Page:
Marijuana is arguably one of the least harmful mind-altering substances. The debate over the severity of harmfulness is controversial. Many would argue that marijuana is less harmful than alcohol, which has been a socially acceptable substance throughout most of American history, except for the period of prohibition.
However, marijuana is not harmless, especially regarding the developing brain. During childhood, the brain is larger. It prunes itself back during adolescence to streamline the thinking process. The teenage years are our last golden opportunity to make the brain as healthy as a smart as possible. Clouding the mind with marijuana during this time can lead to cognitive decline. Studies have shown an 8-point decline in IQ for adults who used marijuana regularly as teenagers. This cognitive decline does not appear to be present in individuals who begin using marijuana later in adulthood.
It is believed that this has to do with the prefrontal cortex not being full developed until the age of 25. Thus, the earlier the age of onset of marijuana use and the increased frequency and amount of the use leads impacts the severity of cognitive decline in processes performed by the pre-frontal cortex, such as executive functions, attention, and memory. Examples of executive functions are organizing, prioritizing, regulating alertness, adjusting processing speed, modulating emotions, managing frustration, holding on and working with information, retrieving memories, and monitoring and regulating one’s actions.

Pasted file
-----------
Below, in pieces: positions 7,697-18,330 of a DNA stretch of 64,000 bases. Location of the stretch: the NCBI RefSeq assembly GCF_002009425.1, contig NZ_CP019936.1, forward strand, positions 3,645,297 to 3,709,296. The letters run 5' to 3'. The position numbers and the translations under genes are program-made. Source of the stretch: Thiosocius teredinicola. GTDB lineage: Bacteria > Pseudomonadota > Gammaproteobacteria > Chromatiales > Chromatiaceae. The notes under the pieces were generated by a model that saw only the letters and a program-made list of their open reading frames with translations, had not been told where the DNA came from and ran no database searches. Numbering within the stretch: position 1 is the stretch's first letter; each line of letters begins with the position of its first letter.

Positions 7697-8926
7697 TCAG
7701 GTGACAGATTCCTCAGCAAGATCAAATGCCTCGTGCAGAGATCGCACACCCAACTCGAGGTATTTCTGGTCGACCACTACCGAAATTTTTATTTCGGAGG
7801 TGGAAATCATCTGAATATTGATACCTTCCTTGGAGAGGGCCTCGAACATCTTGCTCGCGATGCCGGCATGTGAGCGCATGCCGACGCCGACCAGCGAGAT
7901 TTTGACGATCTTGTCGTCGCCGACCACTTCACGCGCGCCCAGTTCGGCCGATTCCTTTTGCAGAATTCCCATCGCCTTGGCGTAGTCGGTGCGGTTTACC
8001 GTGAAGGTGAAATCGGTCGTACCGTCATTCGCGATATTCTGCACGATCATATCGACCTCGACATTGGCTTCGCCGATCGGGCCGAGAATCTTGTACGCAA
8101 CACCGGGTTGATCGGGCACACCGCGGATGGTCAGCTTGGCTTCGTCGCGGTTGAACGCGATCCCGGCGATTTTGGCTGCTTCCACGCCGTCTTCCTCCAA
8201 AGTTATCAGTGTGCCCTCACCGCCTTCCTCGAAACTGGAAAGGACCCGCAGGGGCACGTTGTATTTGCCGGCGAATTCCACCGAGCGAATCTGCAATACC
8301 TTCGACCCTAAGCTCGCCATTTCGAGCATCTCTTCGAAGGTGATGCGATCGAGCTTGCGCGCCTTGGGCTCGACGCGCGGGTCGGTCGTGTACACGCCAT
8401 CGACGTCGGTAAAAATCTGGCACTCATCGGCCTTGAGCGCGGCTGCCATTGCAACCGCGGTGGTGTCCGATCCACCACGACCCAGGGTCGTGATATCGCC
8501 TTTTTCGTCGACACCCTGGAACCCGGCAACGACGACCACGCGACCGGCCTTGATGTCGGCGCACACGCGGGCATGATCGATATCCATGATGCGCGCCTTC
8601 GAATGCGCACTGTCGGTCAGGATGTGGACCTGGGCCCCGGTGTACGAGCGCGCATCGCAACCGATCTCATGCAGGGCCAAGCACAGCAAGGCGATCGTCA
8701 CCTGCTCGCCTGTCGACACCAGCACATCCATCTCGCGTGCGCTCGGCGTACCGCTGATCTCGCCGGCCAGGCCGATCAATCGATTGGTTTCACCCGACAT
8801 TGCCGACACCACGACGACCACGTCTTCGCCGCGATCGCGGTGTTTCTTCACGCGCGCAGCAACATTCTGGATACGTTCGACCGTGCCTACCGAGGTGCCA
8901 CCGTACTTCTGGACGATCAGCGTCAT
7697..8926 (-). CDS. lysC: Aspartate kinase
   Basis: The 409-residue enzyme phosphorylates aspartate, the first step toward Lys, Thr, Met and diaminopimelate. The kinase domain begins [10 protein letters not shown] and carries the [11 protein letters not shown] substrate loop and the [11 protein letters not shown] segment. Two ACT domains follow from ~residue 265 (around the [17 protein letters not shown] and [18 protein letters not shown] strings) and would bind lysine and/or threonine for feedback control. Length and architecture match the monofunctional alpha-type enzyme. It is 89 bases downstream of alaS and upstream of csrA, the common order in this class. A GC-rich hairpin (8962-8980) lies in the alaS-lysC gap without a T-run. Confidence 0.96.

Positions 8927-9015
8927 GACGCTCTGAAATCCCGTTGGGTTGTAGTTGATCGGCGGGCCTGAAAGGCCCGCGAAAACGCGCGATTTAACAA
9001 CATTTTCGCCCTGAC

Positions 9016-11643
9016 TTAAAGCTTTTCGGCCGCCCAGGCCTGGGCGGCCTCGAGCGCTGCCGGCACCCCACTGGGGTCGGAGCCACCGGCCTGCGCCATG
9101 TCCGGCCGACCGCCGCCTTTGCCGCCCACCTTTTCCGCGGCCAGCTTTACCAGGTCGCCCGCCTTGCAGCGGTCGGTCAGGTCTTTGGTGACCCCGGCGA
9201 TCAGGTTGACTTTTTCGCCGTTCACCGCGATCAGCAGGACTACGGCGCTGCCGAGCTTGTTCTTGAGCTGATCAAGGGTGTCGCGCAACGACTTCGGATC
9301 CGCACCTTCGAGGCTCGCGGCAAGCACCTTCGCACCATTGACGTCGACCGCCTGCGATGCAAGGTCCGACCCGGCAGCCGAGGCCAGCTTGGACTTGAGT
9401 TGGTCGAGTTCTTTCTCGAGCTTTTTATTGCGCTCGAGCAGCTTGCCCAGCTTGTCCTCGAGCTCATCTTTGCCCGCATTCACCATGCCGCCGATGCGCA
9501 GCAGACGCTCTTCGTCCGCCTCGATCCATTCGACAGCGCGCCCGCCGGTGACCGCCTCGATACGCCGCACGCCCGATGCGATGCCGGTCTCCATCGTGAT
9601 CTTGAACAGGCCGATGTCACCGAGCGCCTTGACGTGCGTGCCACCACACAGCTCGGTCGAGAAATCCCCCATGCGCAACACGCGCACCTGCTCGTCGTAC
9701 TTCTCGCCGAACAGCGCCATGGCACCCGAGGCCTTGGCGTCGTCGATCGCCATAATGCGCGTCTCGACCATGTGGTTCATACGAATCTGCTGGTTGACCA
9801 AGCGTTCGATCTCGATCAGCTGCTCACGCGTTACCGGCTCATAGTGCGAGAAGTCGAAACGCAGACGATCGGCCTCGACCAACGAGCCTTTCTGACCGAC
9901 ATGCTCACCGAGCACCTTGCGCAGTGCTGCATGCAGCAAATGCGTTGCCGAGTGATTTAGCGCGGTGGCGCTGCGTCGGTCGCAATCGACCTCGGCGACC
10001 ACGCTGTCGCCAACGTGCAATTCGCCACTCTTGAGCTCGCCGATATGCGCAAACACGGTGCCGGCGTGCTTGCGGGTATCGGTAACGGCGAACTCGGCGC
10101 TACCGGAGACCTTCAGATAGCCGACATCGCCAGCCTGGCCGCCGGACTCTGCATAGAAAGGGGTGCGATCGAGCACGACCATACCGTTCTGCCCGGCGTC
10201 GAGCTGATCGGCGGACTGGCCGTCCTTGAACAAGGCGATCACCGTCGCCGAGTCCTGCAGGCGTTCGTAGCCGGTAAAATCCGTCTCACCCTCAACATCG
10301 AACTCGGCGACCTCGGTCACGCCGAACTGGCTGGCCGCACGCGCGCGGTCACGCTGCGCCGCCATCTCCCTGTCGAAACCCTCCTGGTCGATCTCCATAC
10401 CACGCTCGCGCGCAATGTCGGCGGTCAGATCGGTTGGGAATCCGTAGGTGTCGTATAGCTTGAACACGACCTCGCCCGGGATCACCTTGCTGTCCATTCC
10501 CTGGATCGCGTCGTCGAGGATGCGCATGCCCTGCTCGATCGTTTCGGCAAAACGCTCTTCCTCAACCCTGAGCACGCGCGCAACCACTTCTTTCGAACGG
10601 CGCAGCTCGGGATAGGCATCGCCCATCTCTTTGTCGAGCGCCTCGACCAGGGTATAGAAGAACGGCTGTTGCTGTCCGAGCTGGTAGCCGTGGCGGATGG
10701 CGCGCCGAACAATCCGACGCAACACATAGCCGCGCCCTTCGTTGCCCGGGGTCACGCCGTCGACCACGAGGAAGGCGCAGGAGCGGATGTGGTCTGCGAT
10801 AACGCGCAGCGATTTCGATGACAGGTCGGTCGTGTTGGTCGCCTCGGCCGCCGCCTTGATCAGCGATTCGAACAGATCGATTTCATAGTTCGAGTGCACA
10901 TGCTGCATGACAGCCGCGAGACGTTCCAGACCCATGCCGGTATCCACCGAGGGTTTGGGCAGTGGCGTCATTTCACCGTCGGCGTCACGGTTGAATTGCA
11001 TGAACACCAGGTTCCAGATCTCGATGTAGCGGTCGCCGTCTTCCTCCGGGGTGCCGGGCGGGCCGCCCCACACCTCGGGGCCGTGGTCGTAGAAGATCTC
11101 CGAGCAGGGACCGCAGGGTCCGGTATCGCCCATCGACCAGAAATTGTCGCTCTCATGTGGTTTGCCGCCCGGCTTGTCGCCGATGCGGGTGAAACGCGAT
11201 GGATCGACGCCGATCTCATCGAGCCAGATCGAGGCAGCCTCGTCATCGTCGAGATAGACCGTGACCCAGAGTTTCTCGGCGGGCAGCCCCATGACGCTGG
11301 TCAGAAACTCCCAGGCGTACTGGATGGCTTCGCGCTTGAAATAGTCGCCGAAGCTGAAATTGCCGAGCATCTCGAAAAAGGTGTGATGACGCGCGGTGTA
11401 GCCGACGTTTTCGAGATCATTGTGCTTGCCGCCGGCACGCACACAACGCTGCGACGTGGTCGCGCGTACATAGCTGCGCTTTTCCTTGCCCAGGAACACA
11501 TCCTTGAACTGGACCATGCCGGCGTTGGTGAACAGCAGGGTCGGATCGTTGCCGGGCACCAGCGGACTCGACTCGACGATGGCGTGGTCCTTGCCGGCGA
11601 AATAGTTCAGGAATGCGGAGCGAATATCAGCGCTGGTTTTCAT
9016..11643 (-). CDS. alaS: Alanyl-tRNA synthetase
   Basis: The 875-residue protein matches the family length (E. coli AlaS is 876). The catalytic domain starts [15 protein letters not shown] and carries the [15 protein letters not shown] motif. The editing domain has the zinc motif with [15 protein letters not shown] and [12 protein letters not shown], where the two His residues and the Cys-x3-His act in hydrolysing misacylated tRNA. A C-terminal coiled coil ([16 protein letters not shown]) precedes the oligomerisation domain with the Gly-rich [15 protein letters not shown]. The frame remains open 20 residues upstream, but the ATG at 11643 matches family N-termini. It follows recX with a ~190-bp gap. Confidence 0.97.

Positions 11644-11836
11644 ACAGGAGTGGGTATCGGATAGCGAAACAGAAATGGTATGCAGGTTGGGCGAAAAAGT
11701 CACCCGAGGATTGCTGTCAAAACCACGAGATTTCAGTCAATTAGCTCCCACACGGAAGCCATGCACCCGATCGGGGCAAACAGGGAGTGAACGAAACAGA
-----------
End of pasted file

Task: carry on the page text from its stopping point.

Marijuana does not appear to have catastrophic consequences on these processes for an adult, once the pre-frontal cortex has had time to fully develop. Thus, marijuana should not be demonized as a horrible substance or portrayed as “the devil’s lettuce.” It does not make people go mad, as depicted in the 1939 propaganda film “Reefer Madness.” The harmful consequences are much subtler and covert, which is why 60% of teenagers believe it to be safe.
Many adolescents and adults choose to use marijuana because it cultivates divergent thinking (free-flowing, spontaneous, and creative thought). It appears to induce a state of hyper-priming, which extends outwards to distantly related concepts. For example, someone hears “dog” and thinks of nouns that, in a more sober circumstance, would seem to have nothing in common with a dog. This can be very helpful for creative tasks. However, obviously, you don’t want too much hyper-priming, or else everything seems connected and the web of associations becomes a source of delusions.
With marijuana laws becoming more and more laxed across the United States, it is important that teenagers understand the possible consequences of using marijuana during their adolescent years, especially if they are using it regularly. Marijuana is not a horrible drug, but it is also not harmless and teens should be mindful the impact it has on their adolescent brain development.